By Anders Lorenzen
The British theoretical physicist, cosmologist and author Stephen Hawking died last week.
He was much loved in Britain and around the world. He rose to fame because of his theory of black holes called the Hawking radiation, and because he had lived since his early 20s with motor neurone disease which paralysed him. When first diagnosed he was told he would die at age 23. When he died this week he was 76.
While it did not dominate his work, he was a strong advocate for action on climate change. But he was very pessimistic whether we could deal with this problem, and worried that we had acted too late. He believed, that in order to keep our options open and to save humanity from climate change and other catastrophic natural events, we should start to cultivate other planets. He warned that Earth could eventually turn into Venus, which had experienced runaway climate change earlier in its history.
He made that comparison as an example of what could happen to our planet, if there is a lack of serious action, and greenhouse gases continue to grow unhindered. Our planet could be like Venus, he explained. It could reach a tipping point, with a temperature of perhaps 250 degrees and raining sulphuric acid. For that reason, he wanted to send climate deniers, for whom he had no time, to Venus, and he even offered to pay for their journeys so they could experience the impact greenhouse gases would have on a habitable planet.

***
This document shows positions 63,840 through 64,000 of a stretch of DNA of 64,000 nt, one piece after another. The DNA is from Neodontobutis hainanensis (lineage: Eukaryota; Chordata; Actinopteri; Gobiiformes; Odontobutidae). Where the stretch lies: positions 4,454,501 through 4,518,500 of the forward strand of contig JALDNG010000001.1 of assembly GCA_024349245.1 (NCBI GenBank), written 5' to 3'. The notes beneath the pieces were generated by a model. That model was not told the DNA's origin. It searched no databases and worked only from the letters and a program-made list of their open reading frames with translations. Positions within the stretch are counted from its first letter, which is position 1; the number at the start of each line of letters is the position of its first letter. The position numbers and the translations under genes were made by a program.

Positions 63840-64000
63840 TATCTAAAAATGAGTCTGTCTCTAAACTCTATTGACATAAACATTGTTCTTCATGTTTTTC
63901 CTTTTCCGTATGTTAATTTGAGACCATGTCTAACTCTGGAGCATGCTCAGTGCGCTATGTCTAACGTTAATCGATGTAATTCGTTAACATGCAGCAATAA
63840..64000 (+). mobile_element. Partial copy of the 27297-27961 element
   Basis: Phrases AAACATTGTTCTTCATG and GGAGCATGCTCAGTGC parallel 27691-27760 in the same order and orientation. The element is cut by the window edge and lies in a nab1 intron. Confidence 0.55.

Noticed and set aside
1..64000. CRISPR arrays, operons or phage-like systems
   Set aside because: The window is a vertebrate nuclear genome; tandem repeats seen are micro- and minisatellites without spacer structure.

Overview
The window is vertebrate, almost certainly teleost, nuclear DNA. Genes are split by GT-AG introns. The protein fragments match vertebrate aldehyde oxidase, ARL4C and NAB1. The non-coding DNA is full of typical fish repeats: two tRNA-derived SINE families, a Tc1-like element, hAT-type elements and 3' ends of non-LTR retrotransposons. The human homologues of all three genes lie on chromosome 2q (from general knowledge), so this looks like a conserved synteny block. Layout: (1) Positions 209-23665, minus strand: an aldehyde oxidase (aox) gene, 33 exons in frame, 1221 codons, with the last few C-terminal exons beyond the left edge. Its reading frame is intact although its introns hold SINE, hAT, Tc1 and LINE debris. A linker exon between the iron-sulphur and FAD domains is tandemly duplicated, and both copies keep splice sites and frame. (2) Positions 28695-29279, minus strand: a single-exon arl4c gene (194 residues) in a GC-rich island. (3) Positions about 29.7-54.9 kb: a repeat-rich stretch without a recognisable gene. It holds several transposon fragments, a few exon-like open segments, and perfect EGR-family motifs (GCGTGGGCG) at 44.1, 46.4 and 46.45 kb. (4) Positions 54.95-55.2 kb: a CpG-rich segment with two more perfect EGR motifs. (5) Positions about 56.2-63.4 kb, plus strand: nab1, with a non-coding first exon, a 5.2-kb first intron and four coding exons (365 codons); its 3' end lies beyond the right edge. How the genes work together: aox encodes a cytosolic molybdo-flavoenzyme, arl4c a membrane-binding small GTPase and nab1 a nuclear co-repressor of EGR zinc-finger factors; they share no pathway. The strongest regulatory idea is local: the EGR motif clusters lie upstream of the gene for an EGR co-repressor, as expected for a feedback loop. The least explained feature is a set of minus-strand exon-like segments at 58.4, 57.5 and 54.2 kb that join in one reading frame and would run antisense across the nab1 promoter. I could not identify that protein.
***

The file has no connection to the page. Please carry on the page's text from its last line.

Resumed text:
Hawking’s strongest opinions about climate change came in his later years, almost as if the older he got, the more worried he became about the issue.
Hawking believed climate change to be one of the biggest threats facing humanity, and he was particularly concerned over US President Donald Trump`s disregard for the issue and his policy to pull the US out of the Paris Agreement. In January he said about the move: “I am not denying the importance of fighting climate change and global warming, unlike Donald Trump, who may just have taken the most serious, and wrong, decision on climate change this world has seen.”
For Hawking, space exploration had become a climate adaptation necessity: “We must continue to go into space for the future of humanity. I don’t think we will survive another 1,000 years without escaping beyond our fragile planet,” he said.
But he was optimistic that mankind would be able to achieve this, saying: ““Perhaps in a few hundred years, we will have established human colonies amid the stars”. But he was adamant that until then we must take action to prevent the worst impacts of climate change: “right now we only have one planet, and we need to work together to protect it. To do that, we need to break down, not build up, barriers within and between nations.”
Apart from his major contributions to science and the scientific community, Stephen Hawking leaves behind three children.